In 1899 with the start of the Boer war, the colonies offered troops for service in South Africa. The British request was for infantry to be dispersed among the British Regiments. Very quickly however, it was realized mounted troops were the greater need and subsequently all state draughts after the first one were basically mounted infantry [the fore runner of the light horse]. There was now, for the first time, a demand for horses to be purchased by Australian Governments for their military, as before this time, horses were provided by the members of the units or hired from local suppliers. Horses were purchased in 2 categories; those for issue to state troops going to South Africa and those for the British Army. The horses used by the Tasmanian Imperial Bushmen actually came from the police paddocks, originally purchased for use by the mounted police. Between 1899 and 1902 the demand for horses was high resulting from an appalling attrition rate due to disease and poor horse management. The British Army purchased horses and mules from all over the world for service in South Africa:
Total 469,690 133,305
Sir Fredrick Smith’s book “A Veterinary History of the War in South Africa 1899 to 1902” gives figures for casualties of horses as a daily loss of 336 and a total loss of 326,000 for the war. The 6th Inniskilling Dragoons lost 1 horse for every 3 miles the Regiment traveled, a total of 3,800 horses; the regiment started the campaign with about 680 horses the average size of a mounted unit at that time. Because of this horrific loss of horses during the Boer War, the British Army totally reorganized its Veterinary and Remount services which were small, haphazard and generally unit controlled so were anywhere from very good to extremely poor.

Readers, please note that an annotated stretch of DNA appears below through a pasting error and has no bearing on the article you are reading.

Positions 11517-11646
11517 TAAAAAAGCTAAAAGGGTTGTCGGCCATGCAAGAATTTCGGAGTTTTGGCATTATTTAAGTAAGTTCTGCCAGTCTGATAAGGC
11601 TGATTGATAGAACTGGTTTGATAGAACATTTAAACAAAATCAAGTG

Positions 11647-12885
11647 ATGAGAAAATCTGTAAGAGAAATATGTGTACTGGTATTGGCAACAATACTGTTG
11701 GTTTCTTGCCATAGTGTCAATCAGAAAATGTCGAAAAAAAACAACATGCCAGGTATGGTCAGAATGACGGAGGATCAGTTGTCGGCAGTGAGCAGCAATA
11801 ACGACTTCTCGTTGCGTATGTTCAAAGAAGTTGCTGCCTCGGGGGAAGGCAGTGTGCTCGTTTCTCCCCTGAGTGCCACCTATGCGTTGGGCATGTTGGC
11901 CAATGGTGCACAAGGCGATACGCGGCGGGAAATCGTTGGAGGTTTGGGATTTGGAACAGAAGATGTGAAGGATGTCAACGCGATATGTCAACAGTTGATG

Pre WW1 Lighthorse
At the end of the Boer War, and with the Federation of the Colonies, military matters became the responsibility of the Federal Government and the Army was reorganized. Between 1901 and 1914 the huge bulk of the Australian Army (45,000 strong) comprised of volunteers and men undergoing compulsory military training. The members of the permanent Army at the time of federation were known as the Staff Corp and numbered about 1000 men. By 1914 this number had grown to about 3,500.
Officers had to supply their own horses at their own expense and paid an allowance for the horse. All members of Light Horse Regiments had to provide their own horse and paid an allowance paid when they attended parades and camps. All Light Horse Regiments in the Australian Army were Militia (that is, part time soldiers). Any other units that had a requirement for horses hired or requisitioned them from local sources e.g. livery stables, farmers or coaching services. The Principal Veterinary Officer appointed in every state purchased the few horses needed at the time by the permanent forces.